Related In: Results  -  Collection

License
Show All Figures
getmorefigures.php?uid=PMC4539385&req=5

Figure 0003: A model that synthesizes the categories that have been examined in relation to orthorexia, sorted by philosophy of science approaches at an individual, social, and societal level.
Mentions: The multifaceted nature of the research demonstrates that orthorexia has been researched on individual, social, and societal levels using four different approaches (Figure 3). Even so, most of the articles corresponded to an individual level from an empirical-atomistic approach that focused on orthorexia as an individual issue. Sorting and synthesizing the research according to these different levels illustrate that individuals are influenced by multiple factors and systems on varying levels. Thus, the environment that surrounds individuals should be regarded as a series of nested levels; each outer level is inclusive of the inner ones (cf. levels within social-ecological model; Stokols, 1996). The first inner circle is called the individual level and covers the aspects that immediately influence the individual, such as the individual's behaviours, biology, and psychological and medical conditions. The next circle refers to the social level, which involves contextual and cultural spheres that influence the individual and in which the individual takes part. The third circle, the societal level, refers to wider sociocultural contexts in which individuals live, including societies and dominating contemporary health perspectives (cf. Stokols, 1996). Because it is not possible to present a clear picture of the findings, it is important to emphasize that the categories that are presented within the model are aspects that have been examined. Indeed, there is not necessarily consensus regarding how these aspects relate to orthorexia.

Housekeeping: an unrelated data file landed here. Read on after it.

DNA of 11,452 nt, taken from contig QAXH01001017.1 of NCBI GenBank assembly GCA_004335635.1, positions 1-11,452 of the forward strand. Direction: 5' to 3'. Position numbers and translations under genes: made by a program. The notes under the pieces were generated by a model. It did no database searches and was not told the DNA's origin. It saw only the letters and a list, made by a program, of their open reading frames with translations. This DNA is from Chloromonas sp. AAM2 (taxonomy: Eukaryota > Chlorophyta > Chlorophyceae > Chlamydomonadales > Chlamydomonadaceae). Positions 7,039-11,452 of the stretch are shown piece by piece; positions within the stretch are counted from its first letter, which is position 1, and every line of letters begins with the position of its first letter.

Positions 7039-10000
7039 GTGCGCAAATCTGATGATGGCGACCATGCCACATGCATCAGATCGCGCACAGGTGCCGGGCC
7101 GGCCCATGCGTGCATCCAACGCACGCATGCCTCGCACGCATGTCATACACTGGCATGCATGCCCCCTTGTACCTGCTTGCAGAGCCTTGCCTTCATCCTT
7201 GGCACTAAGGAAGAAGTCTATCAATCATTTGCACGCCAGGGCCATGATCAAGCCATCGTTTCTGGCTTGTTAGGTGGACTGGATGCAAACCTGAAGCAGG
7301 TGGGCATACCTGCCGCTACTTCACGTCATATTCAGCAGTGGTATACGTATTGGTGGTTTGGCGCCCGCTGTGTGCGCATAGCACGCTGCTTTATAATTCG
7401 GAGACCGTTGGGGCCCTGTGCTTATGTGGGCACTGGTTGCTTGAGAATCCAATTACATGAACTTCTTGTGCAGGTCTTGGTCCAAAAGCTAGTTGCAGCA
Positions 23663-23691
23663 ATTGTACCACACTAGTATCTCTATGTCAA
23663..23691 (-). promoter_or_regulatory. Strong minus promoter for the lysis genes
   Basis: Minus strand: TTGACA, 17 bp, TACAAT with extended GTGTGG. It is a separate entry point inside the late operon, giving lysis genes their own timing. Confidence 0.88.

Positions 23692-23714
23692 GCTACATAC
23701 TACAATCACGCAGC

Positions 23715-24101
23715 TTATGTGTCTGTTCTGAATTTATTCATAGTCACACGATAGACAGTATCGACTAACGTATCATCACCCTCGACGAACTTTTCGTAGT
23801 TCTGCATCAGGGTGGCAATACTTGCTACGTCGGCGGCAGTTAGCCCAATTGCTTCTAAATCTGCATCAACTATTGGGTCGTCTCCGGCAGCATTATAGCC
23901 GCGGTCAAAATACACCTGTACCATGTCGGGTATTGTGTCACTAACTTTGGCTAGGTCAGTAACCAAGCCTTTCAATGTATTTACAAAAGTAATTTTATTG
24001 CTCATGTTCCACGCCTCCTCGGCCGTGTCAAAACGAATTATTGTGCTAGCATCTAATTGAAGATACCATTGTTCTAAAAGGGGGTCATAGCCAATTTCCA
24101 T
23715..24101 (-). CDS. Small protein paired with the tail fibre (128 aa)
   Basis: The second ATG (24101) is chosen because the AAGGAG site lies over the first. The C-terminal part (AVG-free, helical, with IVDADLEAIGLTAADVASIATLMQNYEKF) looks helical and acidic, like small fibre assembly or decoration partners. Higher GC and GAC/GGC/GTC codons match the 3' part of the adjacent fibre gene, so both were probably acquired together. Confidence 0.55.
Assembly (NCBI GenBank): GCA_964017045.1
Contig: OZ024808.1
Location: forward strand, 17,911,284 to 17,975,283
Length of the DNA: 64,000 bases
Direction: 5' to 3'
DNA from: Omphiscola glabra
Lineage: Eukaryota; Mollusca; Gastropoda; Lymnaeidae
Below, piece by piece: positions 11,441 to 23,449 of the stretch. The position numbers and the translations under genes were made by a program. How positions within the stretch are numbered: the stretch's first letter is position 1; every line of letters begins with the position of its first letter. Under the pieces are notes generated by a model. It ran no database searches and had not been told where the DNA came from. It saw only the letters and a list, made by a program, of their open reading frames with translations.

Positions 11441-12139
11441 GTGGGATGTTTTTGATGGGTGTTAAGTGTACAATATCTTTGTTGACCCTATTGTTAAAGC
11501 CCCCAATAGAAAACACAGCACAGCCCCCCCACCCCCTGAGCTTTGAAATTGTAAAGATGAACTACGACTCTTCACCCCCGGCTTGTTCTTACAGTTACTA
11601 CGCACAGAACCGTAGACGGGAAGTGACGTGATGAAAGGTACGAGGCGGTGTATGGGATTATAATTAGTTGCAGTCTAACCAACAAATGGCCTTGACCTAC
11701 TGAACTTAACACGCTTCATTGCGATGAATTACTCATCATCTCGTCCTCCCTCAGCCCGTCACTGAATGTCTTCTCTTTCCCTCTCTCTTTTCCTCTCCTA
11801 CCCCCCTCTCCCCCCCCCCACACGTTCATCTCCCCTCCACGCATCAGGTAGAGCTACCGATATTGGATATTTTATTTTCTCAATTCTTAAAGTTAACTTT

Bottom Line: Consequently, the concept of healthism was used to discuss and contextualize orthorexia.This review demonstrates a multifaceted nature of orthorexia research; this field has been examined from four different philosophies of science approaches (i.e., empirical-atomistic, empirical-atomistic with elements of empirical-holistic, empirical-holistic, and rational-holistic) on individual, social, and societal levels.The majority of the articles followed an empirical-atomistic approach that focused on orthorexia as an individual issue, which was discussed using healthism.